An entire generation of young people should not be tarred with a single brush over their adherence to COVID-19 restrictions.
The CEO of Spunout.ie, Ian Power, said that blaming one group for the transmission of the virus would only further deter them from following the guidelines.
He said that many aspects of young people's lives have been impacted by the pandemic, including employment, social activity, and relationships.
He added that rather treating the group in a derogatory way, they should be empowered as "soldiers" in fighting COVID-19.
Speaking on Newstalk Breakfast with Susan Keogh, Mr Power said: "People have to feel empowered, they can't feel beaten down or trampled down.
"I think trying to tar an entire generation with a single brush and to be talking about them in a derogatory way is only going to end up in one way.
"If you're going to say to young people, 'you're all responsible for the transmission of the virus', and not acknowledge that young people are out there in the community, they're out there working in the low paid jobs that are going to come into contact with this disease much more than other people who are at home, then, of course, you're going to end up with a group of people who are fed up.
"We have kept the majority of young people with us to date, I think what's really important is that when we're coming out of this set of restrictions, we really try to keep them with us over the Christmas and New Year period.
"We have to try and do what we can, not just in a communications sense but also with actual policy, how can we enable young people, in particular, to be soldiers in this virus.
Mr Power said that the number of young people who are now unemployed has more than doubled during the pandemic, which has an impact on their wellbeing.
He said: "Lots of the different aspects of their life have been affected, not least employment.
"37.5% of young people are unemployed at the moment according to the Minister for Finance during his own budget speech.
"It's a huge number, normally it would be somewhere around double the national average, anywhere between 12 and 15%.
"That's a huge number of young people that are suddenly out of work and without purpose and purpose is so important for mental health and wellbeing."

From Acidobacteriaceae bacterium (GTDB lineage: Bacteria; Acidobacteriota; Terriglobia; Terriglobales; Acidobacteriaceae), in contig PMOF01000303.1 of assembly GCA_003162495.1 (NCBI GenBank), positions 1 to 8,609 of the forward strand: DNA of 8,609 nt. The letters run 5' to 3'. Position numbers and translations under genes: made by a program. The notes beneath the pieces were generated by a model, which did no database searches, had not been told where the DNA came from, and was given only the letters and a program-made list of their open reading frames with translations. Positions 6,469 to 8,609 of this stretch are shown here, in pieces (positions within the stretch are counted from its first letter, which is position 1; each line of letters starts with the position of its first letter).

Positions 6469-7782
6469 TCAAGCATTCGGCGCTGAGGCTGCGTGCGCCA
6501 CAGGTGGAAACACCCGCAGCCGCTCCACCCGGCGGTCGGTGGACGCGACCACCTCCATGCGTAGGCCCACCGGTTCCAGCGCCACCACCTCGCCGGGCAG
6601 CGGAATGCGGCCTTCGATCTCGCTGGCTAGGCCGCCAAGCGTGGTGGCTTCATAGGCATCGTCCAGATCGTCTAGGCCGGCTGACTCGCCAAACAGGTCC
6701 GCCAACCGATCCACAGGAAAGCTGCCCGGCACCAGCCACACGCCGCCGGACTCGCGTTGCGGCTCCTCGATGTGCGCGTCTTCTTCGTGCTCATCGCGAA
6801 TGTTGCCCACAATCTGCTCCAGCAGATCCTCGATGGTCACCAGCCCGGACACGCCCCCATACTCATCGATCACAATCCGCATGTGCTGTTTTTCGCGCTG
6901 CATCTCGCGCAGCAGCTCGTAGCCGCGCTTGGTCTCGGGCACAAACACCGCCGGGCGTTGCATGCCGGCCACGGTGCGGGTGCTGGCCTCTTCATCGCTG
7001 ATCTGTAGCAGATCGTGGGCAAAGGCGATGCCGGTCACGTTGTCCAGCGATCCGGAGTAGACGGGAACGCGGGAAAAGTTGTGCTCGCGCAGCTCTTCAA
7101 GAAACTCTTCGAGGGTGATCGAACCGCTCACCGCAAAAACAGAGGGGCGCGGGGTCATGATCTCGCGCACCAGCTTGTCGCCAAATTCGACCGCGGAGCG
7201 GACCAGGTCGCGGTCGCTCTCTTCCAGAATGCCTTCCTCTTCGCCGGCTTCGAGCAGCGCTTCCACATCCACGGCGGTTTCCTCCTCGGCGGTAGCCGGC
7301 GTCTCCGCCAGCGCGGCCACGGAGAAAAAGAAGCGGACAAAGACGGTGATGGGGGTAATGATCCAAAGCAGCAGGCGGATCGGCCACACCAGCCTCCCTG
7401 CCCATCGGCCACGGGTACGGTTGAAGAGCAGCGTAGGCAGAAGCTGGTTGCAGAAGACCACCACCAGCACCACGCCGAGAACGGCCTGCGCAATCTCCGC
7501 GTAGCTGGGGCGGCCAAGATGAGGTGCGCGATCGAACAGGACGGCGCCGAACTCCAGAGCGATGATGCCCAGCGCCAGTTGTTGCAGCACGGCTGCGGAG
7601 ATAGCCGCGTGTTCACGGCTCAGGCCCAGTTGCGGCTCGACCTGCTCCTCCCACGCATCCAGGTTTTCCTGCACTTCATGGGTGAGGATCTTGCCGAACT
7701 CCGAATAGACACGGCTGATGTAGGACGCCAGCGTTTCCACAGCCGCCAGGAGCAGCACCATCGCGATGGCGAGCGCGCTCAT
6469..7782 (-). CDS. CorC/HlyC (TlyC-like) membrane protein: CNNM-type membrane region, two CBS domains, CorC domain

Relationships and social connections have also been negatively affected during the pandemic.
He said: "In terms of your personal development, when you're at that age between 16 and 25 and 16 and 34, you're out there, you're looking for someone to settle down with.
"It's very easy for people who have maybe found that person and locked down with that person, that's a less of a chore than somebody who maybe hasn't had the chance to find that person.
"When you're younger, social connection is so important, particularly I think of those first years in college who have left one set of friends behind and they're trying to make a new social circle through Zoom and it's just not possible.
"It's really a quite difficult time and I think there's been quite a bit of acknowledgement of that.
"Hopefully we'll see different policy responses for young people as we emerge from this set of restrictions.
Mr Power agreed with the comments of the WHO's Dr Mike Ryan who said that telling young people what not to do all the time isn't enough, rather we have to encourage better behaviour
He added: "I think that there are people in Government who had already moved to that view already and we've had conversations with them over the last number of weeks.
"That's about how do we empower young people, how can we tell young people what they can do safely, how can we think about ways to reduce the possible harm of young people socialising and how can we do it in a controlled way, and how can we share different messages."